Myotonia is a medical term that refers to a neuromuscular condition in which the relaxation of a muscle is impaired. It can affect any muscle group. Repeated effort will be needed to relax the muscle, although the condition usually improves after the muscles have warmed-up. Individuals with myotonia may have trouble releasing their grip on objects or may have difficulty rising from a seated position. They may walk with a stiff, awkward gait. Myotonia is caused by an abnormality in the muscle membrane, and is often associated with inherited neurological disorders. Myotonia is commonly seen in individuals with myotonic muscular dystrophy, myotonia congenita, and in people who have one of a group of neurological disorders called the channelopathies, which are inherited diseases that are caused by mutations in the chloride sodium or potassium channels that regulate the muscle membrane. Myotonia may also be triggered by exposure to cold.
Treatment for myotonia may include mexelitine, quinine, phenytoin, and other anticonvulsant drugs. Physical therapy and other rehabilitative measures may help muscle function.
Myotonia is a chronic disorder. Symptoms may improve later in life.
The National Institute of Neurological Disorders and Stroke supports and conducts an extensive research program on neuromuscular disorders. The goals of this research are to learn more about these disorders and to find ways to treat, prevent, and cure them.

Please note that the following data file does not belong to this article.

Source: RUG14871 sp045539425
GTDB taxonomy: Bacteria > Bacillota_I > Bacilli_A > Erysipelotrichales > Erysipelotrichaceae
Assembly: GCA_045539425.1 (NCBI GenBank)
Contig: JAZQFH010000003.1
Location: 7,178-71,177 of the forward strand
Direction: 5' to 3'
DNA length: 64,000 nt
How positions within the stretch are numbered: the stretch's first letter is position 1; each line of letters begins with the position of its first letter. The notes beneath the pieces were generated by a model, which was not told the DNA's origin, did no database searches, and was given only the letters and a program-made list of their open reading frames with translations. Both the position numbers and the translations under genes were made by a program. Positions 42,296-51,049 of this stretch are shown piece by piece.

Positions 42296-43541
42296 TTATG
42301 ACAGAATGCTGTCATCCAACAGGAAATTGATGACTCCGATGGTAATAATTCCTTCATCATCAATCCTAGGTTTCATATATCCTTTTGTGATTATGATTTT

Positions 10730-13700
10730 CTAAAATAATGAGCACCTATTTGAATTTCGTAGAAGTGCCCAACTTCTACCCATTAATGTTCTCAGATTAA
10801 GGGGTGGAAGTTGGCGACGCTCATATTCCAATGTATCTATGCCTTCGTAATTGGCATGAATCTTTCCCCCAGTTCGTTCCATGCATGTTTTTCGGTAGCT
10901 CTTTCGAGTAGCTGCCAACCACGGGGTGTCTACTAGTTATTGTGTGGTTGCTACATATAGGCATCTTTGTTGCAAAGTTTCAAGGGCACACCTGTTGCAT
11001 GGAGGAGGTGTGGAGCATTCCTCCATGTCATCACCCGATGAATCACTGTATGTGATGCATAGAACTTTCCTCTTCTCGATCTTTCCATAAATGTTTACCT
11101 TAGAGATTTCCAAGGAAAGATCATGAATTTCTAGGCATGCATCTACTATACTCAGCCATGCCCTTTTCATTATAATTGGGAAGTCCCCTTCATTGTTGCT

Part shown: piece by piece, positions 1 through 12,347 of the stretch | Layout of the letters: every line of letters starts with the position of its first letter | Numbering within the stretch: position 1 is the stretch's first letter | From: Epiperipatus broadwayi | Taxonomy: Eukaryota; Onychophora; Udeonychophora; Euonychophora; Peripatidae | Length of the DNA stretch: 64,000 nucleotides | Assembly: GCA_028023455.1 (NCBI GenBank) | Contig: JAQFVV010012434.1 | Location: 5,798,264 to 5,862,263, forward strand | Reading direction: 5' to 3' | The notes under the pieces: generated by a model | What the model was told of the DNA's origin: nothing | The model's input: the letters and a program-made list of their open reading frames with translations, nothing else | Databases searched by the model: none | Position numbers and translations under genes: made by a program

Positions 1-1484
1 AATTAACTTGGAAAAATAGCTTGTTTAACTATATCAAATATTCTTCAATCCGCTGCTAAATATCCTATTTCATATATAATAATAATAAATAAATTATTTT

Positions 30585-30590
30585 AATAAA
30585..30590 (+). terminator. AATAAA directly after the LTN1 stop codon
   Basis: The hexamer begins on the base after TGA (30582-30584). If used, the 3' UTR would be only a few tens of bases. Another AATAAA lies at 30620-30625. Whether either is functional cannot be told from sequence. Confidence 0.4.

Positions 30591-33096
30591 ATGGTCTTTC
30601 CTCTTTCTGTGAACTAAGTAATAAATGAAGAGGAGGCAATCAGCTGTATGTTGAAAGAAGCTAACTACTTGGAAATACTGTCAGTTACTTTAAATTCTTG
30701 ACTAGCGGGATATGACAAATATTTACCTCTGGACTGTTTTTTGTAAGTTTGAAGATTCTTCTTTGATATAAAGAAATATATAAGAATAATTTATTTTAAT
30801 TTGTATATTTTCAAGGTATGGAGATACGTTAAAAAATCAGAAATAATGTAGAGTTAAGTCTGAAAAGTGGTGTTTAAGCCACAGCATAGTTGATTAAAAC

National Institute of Arthritis and
Musculoskeletal and Skin Diseases (NIAMS)
National Institutes of Health, DHHS
31 Center Dr., Rm. 4C02 MSC 2350
Bethesda, MD 20892-2350
Tel: 301-496-8190 877-22-NIAMS (226-4267)
Muscular Dystrophy Association
National Office - 222 S. Riverside Plaza
Chicago, IL 60606
Office of Communications and Public Liaison
National Institute of Neurological Disorders and Stroke
National Institutes of Health
Bethesda, MD 20892
NINDS health-related material is provided for information purposes only and does not necessarily represent endorsement by or an official position of the National Institute of Neurological Disorders and Stroke or any other Federal agency. Advice on the treatment or care of an individual patient should be obtained through consultation with a physician who has examined that patient or is familiar with that patient's medical history.
All NINDS-prepared information is in the public domain and may be freely copied. Credit to the NINDS or the NIH is appreciated.
Last Modified October 18, 2015